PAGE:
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Lori Westmoreland, CVM zoological medicine resident, uses ultrasonography to measure fat layer thickness. Photo by: NOAA Fisheries/Heather Haas, NEFSC

Craig Harms has spent decades working with marine animals, especially sea turtles, but a recent field project was an entirely different type of experience for the NC State College of Veterinary Medicine professor of aquatics, wildlife and zoo medicine.

In May, Harms was part of a large research team that recently tagged leatherback turtles off the North Carolina coast for the first time.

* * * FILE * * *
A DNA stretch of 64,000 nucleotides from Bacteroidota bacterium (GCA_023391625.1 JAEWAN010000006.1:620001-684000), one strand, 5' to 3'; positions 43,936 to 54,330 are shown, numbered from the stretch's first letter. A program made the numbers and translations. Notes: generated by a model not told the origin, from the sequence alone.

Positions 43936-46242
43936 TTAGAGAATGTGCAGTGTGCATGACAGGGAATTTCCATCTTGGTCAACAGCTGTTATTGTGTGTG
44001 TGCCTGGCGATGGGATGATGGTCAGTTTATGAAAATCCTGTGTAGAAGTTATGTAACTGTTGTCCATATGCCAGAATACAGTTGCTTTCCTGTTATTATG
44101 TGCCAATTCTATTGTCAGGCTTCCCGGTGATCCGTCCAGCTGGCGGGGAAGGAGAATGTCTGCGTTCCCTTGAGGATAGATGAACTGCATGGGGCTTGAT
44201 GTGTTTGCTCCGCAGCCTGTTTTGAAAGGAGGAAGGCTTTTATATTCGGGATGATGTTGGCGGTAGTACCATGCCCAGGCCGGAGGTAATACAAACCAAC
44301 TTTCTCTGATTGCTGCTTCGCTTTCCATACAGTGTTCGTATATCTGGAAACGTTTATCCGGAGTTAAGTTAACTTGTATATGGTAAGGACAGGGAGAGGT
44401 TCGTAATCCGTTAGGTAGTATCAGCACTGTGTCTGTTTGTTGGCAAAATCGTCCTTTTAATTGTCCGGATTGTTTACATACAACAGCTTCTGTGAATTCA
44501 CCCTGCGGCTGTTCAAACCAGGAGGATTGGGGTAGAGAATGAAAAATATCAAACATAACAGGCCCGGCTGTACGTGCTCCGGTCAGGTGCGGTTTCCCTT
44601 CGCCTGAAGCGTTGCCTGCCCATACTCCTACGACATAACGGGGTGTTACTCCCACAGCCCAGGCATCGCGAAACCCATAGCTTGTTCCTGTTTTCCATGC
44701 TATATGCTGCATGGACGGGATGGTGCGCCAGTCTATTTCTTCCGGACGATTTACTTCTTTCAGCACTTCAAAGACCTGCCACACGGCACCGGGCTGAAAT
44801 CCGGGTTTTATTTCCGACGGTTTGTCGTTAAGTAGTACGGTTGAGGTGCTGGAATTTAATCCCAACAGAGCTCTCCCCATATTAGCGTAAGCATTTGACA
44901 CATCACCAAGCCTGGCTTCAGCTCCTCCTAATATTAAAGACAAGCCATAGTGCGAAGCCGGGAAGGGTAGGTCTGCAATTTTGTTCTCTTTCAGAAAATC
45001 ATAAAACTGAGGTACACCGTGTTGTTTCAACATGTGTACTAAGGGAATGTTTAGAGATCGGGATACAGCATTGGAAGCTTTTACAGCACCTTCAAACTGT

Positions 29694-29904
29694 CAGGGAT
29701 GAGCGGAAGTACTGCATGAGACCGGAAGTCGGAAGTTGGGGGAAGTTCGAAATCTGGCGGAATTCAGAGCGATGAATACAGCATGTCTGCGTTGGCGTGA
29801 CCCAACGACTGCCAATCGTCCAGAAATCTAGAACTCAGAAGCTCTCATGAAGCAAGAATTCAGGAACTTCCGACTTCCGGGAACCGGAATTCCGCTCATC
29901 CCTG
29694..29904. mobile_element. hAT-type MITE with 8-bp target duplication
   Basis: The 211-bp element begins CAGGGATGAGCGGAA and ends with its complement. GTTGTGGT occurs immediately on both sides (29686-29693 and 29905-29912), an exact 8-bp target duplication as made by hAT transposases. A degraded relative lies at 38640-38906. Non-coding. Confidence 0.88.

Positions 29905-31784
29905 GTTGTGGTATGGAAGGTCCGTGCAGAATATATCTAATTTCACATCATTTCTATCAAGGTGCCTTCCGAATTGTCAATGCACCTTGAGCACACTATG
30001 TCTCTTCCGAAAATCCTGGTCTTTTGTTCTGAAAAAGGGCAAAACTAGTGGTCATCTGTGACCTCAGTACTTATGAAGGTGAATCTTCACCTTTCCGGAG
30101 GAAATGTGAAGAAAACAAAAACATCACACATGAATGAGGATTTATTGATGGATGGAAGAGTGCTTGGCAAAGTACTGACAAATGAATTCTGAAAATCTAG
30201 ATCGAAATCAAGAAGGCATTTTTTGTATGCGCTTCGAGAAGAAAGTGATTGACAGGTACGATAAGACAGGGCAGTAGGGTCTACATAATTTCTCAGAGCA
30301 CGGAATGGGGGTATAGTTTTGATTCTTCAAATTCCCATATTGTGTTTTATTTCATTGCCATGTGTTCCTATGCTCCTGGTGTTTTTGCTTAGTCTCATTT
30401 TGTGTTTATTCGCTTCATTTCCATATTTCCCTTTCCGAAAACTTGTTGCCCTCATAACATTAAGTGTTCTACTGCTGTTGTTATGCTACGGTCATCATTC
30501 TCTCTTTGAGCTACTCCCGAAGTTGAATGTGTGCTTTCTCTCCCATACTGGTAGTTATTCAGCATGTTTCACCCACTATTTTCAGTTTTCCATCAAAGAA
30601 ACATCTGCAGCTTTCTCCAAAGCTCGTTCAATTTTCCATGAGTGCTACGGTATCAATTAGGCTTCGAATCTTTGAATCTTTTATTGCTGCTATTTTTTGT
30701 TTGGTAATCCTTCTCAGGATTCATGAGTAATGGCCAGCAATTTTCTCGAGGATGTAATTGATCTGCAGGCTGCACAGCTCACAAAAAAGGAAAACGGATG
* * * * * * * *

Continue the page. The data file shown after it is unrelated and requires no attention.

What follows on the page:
Harms and numerous collaborators in Beaufort worked from small inflatable boats to capture massive leatherback turtles. While the turtles were on board, researchers collected blood samples, took ultrasounds and studied heart activity before affixing satellite tags on each turtle to track their migration habits, especially in wind development and fishing areas off the Northeast U.S.

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Originally published July 10, 2018. Written by Jordan Bartel. Photo by: NOAA Fisheries/Heather Haas, NEFSC


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